All along, the usage of RFID was confined to “things” such as managing inventories in the retail and supply chain industries. Then came the concept of Internet of Things where data from connected devices was analyzed to deliver new services or help customers / end-users gain more out of intelligent devices.
One one hand, we have these inherently uni-dimensional “things” literally coming to life – a thermostat or a light bulb is no longer just a thermostat or a light bulb as these devices are now “talking” to one another and collectively generating data that gets converted into insights. On the other hand, we have connected employees with access to mobile devices to do lot more than what they were able to do without the mobile devices.
But what happens when employees are just “things” that are monitored in real-time and transmit data? If you think all hell will break loose, you are dead wrong.
Ashley Simmons, Director – Performance Improvement, at Florida Hospital Celebration Health has spearheaded the roll-out of a Real-time Location Tracking devices (worn by nurses, physicians and patients along with their badges) that gathers data on the movement of nurses within the hospital premises and correlates it to how efficiently patients are being handled. Here is the summary of what I gleaned out of an interview with Ashley Simmons at GigaOm Structure Connect 2014.
Celebration Health Implemented a software application from Stanley Healthcare, a company that provides tracking devices and software for a variety of healthcare applications.
The data generated by the devices worn by nurses and patients resulted in detailed workflow patterns that was accessible to their staff and they could check out how their day was spent and the bottlenecks that they need to look into.
Building trust and ensuring that the bogey of big brother watching or monitoring people was a key focus area for this project. According to Simmons, the hospital made sure that the staff was completely on-board with this idea before it was implemented and get their feedback on a daily basis. The objective of this program was not only to get data about operational efficiency to the top management but also share the data with the staff for their own review and performance improvement.
Here is a screenshot that shows how the staff movement data was analyzed
The data on these movement patterns allowed the hospital to build more efficient work spaces that promotes better workflow patterns within the hospital. See (image below) how the hospital building layout was modified based on the data generated from these tracking devices.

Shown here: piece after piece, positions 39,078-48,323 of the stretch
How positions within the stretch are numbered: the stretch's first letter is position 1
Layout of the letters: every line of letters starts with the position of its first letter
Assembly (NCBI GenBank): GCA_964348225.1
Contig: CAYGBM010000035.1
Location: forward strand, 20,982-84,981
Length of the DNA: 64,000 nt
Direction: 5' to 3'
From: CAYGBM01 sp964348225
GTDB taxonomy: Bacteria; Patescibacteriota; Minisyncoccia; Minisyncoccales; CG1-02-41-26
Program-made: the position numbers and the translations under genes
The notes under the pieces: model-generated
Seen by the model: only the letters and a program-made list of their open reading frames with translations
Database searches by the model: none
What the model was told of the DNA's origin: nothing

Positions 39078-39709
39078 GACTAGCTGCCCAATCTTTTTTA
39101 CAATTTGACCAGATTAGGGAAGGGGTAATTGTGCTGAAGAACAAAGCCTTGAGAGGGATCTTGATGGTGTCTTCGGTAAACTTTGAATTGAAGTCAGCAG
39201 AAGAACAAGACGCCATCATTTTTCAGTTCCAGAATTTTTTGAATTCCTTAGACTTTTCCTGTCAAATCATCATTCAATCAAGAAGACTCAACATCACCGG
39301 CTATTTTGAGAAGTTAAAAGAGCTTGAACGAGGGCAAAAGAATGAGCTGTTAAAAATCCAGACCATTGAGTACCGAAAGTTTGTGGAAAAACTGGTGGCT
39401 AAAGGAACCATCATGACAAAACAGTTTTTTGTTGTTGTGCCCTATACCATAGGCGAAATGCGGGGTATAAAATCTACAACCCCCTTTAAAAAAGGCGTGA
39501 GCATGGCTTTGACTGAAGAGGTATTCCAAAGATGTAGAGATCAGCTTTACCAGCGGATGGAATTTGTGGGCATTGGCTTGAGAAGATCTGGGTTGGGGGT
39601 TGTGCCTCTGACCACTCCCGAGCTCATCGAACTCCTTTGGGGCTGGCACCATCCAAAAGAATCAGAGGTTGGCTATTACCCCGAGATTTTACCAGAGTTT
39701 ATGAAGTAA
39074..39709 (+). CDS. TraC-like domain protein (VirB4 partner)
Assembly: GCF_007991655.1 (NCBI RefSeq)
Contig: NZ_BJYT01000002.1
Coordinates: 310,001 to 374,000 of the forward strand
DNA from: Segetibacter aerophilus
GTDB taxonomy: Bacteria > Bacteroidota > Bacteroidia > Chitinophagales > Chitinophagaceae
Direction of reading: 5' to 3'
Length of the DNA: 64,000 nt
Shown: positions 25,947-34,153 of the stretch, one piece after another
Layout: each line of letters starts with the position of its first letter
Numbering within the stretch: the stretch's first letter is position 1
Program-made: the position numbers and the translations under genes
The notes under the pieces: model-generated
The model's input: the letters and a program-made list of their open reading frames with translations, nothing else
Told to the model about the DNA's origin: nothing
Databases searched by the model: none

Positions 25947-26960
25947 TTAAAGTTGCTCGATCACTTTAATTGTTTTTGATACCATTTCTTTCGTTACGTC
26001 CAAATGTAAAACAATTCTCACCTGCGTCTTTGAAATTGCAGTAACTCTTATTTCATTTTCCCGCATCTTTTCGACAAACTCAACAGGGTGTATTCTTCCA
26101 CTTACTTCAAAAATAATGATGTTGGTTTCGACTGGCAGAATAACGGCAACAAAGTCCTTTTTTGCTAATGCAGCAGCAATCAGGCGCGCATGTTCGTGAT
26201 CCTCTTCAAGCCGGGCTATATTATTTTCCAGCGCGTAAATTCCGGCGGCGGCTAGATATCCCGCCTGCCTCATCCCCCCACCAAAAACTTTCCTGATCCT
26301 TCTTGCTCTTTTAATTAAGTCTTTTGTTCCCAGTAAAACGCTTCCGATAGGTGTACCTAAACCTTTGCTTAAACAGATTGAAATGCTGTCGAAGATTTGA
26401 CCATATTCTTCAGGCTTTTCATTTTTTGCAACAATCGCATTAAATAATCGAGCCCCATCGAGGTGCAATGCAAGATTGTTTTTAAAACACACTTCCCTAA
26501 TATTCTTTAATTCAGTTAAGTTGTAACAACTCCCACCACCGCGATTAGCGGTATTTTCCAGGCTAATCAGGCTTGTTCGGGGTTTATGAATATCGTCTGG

Staff engagement scores have gone up as a result of this data being made available to the hospital staff and their involvement in data analysis and feedback. This was validated through an internal Gallup poll on employee engagement. The hospital also measured an improvement in patient satisfaction after implementing this solution.
Some of the insights the hospital was able to pull out of this system included:
– Day shift Vs night shift behaviors
– Workflow patterns for new hire Vs experienced hires
– Productivity data for various activities
– Social patterns of different groups of employees. For example, introvert nurses had a different movement pattern compared to extroverted nurses!
– Analyze workflow patterns surrounding events such as patients falling and figure out what were the activities before such adverse events.
– Correlating all the data elements from the tracking system with other factors like day and time of the week or patient issues. This is very similar to how ecommerce sites and retail chains track customer behavior and correlate it to sundry parameters.
– Analyse behavior patterns before and after specific events such as a rude encounter with a patient.
Here is one clear example of a process improvement that I gleaned from Stanley Healthcare’s website.
It has become clear to the hospital that, contrary to a widely held assumption, the night shift is just as busy as the day shift. The way it is busy, however, is very different. Activity on the day shift is more or less constant, whereas the night shift is characterized by periods of intense activity at the start and end of the shift, with a lull in between. By shifting some activities to the quieter hours, the hospital has helped reduce bottlenecks and addressed a point of dissatisfaction for the clinical staff. For example, it used to be routine to return IV pumps for sterilization at 6:00 am, just as patients were being prepared for discharge. Now, this task is performed in the early am period, when technicians have fewer demands on their time.